New plant manufactures solar collectors that produce hot water – NRK Norway – News overview from different parts of the country

Kvelsrud gård på Jevnaker med solfanger på taket som produserer varmt vann.

“Come here, and I’ll show you something,” says Attlee Prinstad.

The entrepreneur owns the farm in Jevnaker and Inaventa Solar. It operates the plant that will now produce self-developed solar collectors in large numbers.

A solar collector captures radiant energy from the sun and converts it into heat, often in the form of hot water. So do not produce Streamas do solar cells.

On a sunny April day, the sun’s rays heated the water on the roof to 80 degrees around 12 o’clock, which is warmer than regular water heaters.

Photo: Gerd Johan Bradland/NRK


Brynestad takes us to a barn technical room at Kvelsrud, the farm he owns in Jevnaker in Hadeland.

“Come and feel your hand here, but don’t hold it too hard or for too long,” says Attlee Prinstad.

– Oh, it’s hot!

The copper tube that carries water from the rooftop solar collector to the tank inside the building is heated. That’s as long as I can keep my hand on it for a little while.

General Manager John Reykstad and Owner Attlee Prinstad at Inaventa Solar.  In a former barn in Jevnaker, they built a modern factory that produces solar panels.

General Manager John Reykstad and Owner Attlee Prinstad at Inaventa Solar. In a former barn in Jevnaker, they built a modern factory that produces solar panels.

Photo: Gerd Johan Bradland/NRK

70 degrees warmer than outside air

Outside, less than ten degrees. However, we’re producing 80-degree heat at twelve o’clock a day, just with the help of sunlight, a solar collector and clean water, says Brainstad.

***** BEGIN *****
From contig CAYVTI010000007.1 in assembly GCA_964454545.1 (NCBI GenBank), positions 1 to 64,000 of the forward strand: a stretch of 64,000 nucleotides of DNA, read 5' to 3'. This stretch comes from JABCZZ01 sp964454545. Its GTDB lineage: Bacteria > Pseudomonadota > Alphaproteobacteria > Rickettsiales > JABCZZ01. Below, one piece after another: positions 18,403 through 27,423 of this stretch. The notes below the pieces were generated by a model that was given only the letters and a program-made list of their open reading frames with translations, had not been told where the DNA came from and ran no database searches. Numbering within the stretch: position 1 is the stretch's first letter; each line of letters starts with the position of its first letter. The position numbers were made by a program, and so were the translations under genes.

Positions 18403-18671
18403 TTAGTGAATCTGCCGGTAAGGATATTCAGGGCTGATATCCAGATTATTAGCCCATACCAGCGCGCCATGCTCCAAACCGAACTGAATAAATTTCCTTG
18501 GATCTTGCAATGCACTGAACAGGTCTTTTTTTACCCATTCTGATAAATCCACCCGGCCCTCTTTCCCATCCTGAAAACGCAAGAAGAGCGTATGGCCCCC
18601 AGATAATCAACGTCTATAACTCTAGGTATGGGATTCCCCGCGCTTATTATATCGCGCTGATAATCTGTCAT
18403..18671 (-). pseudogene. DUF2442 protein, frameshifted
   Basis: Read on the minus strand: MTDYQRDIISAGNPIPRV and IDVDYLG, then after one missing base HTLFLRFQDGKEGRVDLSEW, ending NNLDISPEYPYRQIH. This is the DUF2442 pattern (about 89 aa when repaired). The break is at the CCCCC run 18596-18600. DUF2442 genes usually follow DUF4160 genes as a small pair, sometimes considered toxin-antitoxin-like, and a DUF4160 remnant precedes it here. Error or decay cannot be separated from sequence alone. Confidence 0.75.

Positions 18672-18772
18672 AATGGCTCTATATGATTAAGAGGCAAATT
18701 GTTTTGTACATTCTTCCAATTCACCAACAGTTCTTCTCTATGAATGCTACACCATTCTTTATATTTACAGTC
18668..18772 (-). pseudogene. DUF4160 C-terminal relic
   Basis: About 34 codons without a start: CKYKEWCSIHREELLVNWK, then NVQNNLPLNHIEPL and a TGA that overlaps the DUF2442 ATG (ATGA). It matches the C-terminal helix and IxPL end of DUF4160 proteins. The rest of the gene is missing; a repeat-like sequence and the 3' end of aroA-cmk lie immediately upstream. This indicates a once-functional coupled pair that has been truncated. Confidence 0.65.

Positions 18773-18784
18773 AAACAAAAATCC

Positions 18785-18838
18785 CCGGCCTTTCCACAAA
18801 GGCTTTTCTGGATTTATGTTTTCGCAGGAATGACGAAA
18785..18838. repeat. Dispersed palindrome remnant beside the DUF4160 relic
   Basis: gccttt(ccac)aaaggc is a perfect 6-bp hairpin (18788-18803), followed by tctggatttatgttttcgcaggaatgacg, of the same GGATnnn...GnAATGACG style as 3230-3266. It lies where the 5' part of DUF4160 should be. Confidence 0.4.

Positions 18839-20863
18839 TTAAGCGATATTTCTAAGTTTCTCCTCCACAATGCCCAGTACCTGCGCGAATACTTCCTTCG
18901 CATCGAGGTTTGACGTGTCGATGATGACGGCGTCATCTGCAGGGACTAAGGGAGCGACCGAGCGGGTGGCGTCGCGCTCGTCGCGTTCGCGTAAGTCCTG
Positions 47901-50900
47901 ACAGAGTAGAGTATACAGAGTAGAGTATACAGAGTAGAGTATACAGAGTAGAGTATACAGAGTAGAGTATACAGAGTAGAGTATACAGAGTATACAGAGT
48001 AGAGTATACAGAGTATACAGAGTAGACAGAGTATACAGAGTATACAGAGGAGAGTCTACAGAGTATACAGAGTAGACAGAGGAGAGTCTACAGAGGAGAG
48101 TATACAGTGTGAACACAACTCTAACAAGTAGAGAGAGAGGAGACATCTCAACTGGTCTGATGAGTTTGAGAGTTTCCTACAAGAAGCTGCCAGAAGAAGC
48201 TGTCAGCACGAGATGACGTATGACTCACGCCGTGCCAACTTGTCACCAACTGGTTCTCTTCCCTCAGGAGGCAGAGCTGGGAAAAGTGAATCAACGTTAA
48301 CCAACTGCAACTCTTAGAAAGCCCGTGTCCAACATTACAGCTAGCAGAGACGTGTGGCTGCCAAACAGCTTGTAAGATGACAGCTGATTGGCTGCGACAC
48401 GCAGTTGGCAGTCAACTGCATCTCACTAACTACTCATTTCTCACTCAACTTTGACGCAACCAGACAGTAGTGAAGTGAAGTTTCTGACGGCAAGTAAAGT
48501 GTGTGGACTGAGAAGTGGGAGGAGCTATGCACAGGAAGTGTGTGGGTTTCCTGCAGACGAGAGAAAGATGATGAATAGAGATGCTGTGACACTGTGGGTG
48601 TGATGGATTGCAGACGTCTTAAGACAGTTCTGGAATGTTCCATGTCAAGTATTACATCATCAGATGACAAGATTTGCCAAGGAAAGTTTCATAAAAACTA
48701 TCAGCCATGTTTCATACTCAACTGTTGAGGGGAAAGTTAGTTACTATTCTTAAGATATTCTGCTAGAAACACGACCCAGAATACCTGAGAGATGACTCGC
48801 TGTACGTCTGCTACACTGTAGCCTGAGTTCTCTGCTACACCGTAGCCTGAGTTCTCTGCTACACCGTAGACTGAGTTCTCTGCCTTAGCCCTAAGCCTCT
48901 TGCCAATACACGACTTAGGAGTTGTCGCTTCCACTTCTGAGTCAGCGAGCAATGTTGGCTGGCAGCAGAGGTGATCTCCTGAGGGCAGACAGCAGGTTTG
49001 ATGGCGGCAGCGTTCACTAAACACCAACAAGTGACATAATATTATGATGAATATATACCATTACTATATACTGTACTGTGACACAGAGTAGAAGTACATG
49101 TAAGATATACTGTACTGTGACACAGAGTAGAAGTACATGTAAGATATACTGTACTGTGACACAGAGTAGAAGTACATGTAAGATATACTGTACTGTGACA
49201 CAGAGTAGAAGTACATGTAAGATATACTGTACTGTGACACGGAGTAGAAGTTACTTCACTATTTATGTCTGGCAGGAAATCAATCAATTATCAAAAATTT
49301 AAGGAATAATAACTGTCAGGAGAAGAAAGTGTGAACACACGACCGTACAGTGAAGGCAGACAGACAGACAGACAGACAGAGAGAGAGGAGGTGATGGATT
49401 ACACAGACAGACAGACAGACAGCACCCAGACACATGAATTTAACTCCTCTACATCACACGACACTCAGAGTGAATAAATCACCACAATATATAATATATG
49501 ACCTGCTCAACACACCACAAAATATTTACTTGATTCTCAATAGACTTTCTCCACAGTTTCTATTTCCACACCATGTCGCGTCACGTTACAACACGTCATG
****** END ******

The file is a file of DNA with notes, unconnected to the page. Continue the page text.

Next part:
A solar collector that is installed in the roof of the working building of 140 square meters. According to Prinstad, it can produce 50,000 kWh of heat during the year.

Inside, the former barn has been converted into a factory filled with high-end machinery. Inside, they can produce 600,000 square meters of solar panels annually if the factory is running at full capacity.

Solar collectors are thin panels with channels inside where clean water is heated by sunlight.

Inaventa Solar collectors are thin panels with channels in which the water inside is heated by sunlight.

Photo: Gerd Johan Bradland/NRK

– This is the extruder, says General Manager John Reykstad at Inaventa Solar. Great and modern machine reviews.

It forms and compresses liquid plastic in solar panels.

The 78-year-old retired physics professor has been experimenting for decades to find the perfect plastic that can withstand heat and is durable enough to make solar panels. He thinks he found it.

Rekstad was previously involved in several unsuccessful solar heating companies.

– We experienced a high percentage of debris on the panels that were produced in France. He adds that it was difficult to raise capital.

Produced by the solar collectors at Inaventa Solar in Jevnaker.

From the production of solar collectors in Jevnaker.

Photo: Gerd Johan Bradland/NRK

But now he has Attlee Prinstad on the team. Brynestad also owns, among others, Christiania Glassmagasin, Hadeland Glassverk and Porsgrunds Porselænsfabrik.

The European Union, Innovation Norway, the Research Council and Enova also supported the development of the new solar collector. Production will take place at Jevnaker, but the market is in both Norway and Europe.

– In May, we went to Germany to launch our solar collectors, says John Reichstad.

A solar collector for hot water production on the roof of a working building on the Kvelsrud farm in Jevnaker.

According to the owners, the rooftop solar collector covers 140 square meters and produces 50,000 kilowatts of heat annually. The greatest impact is from March to October.

Photo: Gerd Johan Bradland/NRK